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CIO – A Salesman before the Board

CIO – A Salesman before the Board

23rd Nov 2015


by Vince Sparks – IT Director Stobart Group


Most of us will at some time during our career been facing the challenge of selling an aspect of IT to the board. This could be an internal IT project, some new wizzy IT technology or a business project where IT have taken the lead to present.

Whilst the project may have passed the layers of organisational approval from divisional directors, finance and legal, there is still the potential hurdle of the board room pitch.

The project may be essential to the business and have an impressive ROI or have sponsorship from previous board initiatives, in which case there is hopefully a guaranteed success rate.

But how many times are we faced with projects where there the ROI is less tangible and the business case less obvious. At this point things can get a little tricky with less certain outcomes.

What can IT leaders do, when faced with the above situation to help projects get the required board approval. Whilst there are no guarantees and many variables at play I have come up with my own checklist. No golden guarantees and mostly obvious points to consider but this may help someone at some point either now or in future board pitches.

  1. What else is on the agenda?

Having some insight into the agenda can help with the pitch or knowing whether to pitch at all. Asking for funding when the pot has been emptied from five previous pitches may be less successful than a day when you are the only player.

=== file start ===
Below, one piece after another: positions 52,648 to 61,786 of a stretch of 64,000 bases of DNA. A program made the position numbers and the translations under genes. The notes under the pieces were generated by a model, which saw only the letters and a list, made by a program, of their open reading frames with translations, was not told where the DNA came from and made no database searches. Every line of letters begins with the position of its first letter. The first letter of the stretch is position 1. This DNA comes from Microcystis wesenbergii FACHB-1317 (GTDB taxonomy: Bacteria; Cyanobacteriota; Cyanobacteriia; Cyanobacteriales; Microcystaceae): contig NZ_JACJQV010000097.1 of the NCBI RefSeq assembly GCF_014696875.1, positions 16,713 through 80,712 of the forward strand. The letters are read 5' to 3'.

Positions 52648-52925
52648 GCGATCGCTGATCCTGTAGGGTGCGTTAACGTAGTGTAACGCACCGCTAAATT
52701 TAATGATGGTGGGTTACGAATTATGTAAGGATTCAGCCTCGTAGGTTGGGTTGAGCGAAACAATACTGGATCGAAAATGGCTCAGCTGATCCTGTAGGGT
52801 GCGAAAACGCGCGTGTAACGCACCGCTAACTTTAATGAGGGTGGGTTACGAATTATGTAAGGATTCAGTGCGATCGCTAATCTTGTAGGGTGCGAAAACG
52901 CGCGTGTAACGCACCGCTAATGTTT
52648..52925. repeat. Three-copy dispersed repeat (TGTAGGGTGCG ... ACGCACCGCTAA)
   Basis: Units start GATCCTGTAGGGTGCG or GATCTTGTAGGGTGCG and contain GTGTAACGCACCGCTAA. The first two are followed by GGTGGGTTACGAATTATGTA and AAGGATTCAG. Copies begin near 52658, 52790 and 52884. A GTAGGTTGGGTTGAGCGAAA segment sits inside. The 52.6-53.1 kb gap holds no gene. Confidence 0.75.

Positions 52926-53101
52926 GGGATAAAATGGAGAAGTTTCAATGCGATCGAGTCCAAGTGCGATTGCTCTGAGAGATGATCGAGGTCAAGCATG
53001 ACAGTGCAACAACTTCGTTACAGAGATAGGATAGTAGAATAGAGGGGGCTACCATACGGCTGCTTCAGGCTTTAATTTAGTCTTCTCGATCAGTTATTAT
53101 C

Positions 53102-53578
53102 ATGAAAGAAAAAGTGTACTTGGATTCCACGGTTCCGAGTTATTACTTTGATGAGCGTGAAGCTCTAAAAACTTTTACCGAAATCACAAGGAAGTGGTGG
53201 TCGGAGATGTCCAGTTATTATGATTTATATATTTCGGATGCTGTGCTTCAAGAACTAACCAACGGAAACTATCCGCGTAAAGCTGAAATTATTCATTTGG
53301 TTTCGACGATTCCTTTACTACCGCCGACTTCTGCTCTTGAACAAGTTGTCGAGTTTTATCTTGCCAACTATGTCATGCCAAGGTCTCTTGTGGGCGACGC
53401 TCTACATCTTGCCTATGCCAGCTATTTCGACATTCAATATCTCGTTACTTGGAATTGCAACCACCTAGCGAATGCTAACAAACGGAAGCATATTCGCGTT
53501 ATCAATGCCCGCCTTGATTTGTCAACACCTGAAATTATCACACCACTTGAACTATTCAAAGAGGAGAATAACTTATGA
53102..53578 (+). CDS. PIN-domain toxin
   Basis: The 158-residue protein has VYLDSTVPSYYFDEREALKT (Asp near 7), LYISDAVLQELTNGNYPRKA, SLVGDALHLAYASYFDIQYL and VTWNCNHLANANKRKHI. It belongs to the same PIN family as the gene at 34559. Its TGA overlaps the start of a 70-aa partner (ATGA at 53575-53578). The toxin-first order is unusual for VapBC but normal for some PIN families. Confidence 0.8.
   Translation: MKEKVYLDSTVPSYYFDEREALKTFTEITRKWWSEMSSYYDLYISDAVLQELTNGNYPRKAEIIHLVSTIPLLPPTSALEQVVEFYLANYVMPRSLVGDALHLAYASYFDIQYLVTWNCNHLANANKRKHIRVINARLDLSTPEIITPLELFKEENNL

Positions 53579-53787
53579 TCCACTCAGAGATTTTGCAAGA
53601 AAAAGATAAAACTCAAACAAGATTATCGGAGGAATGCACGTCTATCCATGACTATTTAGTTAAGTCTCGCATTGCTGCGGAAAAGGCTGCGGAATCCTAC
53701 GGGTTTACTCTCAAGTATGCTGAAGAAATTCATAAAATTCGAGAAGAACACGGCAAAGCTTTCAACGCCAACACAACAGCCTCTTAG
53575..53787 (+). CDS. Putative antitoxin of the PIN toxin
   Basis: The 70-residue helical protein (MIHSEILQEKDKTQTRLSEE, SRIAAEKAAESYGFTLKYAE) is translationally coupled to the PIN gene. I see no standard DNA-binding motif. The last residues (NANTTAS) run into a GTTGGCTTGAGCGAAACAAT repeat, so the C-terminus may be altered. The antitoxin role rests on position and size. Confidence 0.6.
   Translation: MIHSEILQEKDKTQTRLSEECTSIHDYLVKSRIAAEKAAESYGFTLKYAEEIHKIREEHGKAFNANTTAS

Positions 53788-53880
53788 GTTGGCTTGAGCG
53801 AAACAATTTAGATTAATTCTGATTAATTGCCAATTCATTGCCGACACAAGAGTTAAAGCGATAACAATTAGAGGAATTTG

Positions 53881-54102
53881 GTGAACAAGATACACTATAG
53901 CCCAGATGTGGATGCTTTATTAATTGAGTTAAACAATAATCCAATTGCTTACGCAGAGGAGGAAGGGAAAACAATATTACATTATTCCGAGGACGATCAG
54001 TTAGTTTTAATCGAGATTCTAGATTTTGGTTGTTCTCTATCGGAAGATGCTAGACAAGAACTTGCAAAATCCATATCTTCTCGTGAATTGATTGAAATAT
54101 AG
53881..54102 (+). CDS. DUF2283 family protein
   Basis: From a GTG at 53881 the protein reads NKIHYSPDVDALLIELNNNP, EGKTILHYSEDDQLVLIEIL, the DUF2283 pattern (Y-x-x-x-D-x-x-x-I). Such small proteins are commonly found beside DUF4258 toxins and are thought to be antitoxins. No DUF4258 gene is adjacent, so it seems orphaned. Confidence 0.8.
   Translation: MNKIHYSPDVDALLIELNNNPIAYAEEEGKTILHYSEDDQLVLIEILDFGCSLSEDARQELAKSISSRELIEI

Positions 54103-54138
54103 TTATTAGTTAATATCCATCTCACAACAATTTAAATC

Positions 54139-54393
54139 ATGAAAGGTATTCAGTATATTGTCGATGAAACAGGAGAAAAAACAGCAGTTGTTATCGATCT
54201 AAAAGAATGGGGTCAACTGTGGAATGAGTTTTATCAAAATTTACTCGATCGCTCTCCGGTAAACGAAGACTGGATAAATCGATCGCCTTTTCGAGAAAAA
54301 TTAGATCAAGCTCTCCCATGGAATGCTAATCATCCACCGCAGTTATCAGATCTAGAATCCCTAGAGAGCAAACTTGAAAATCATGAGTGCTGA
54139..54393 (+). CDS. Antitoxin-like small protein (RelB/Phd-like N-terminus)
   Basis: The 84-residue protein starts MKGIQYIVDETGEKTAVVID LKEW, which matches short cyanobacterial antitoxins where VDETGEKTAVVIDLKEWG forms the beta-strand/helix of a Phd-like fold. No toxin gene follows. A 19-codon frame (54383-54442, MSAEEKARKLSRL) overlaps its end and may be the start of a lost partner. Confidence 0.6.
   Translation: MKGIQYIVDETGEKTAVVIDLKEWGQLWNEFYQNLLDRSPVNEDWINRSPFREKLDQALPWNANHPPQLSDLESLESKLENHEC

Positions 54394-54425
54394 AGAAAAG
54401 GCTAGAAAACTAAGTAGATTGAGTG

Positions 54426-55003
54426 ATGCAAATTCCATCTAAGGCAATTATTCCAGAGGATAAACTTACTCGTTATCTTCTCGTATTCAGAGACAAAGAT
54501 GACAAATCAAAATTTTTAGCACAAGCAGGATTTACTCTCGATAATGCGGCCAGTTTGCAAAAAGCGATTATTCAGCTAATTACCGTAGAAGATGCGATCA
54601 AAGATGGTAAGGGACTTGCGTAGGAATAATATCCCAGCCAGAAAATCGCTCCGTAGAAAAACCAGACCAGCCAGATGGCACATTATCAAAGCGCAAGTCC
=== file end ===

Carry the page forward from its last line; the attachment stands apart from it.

Knowing that your colleagues are also pitching for funding can lead to deferring your pitch until the next board meeting and increasing likelihood of success.

In my experience the board can become victims of ‘Pitch Boredom’ following a seemingly endless succession of worthy cases requesting business funding!

  1. Who is in the board meeting today?

You may be familiar with the main board team and have daily contact to where by you can socialise your ideas before the main event.

Beware the last minute changes or non-execs who have to earn their keep, by challenging projects based on their experience!

The stray exocet from the guest board member can come as a surprise and upset the usual board composition!

  1. Plant seeds and water them

When you get your opportunity to provide board updates or pitch projects, remember to start selling the next series of projects in the pipe line.

Whilst selling the current project remember to mention those synergies of future projects and how that IT roadmap relies on other ongoing investments as part of the total package.

Asking for everything at once can be seen as greedy; so sometimes starting with one successful project pitch can be better than two failed pitches.

Plant the seeds early, often six to nine months in advance, water them on each board visit and when the time comes for the project pitch, the ideas are already familiar and the context understood.

  1. The obvious stuff

There are also the obvious considerations when making any presentation:

  • Keep to the language of ‘business’ and stray not into IT acronyms and techno babble

  • Make the presentation clear and concise – test it on colleagues before the board

  • Ensure demo’s are well tested and rehearsed before the event, on location using the same kit

  • If you have a clear ROI, then make sure this is obvious and if not, what are those intangible benefits and how can they be monetised

Whilst guarantees are not ‘iron cast’, some advanced strategic planning and consideration of the above points can pay dividends

Enjoyed this article? Why not meet the author at our CIO Event

 by Vince Sparks – IT Director Stobart Group

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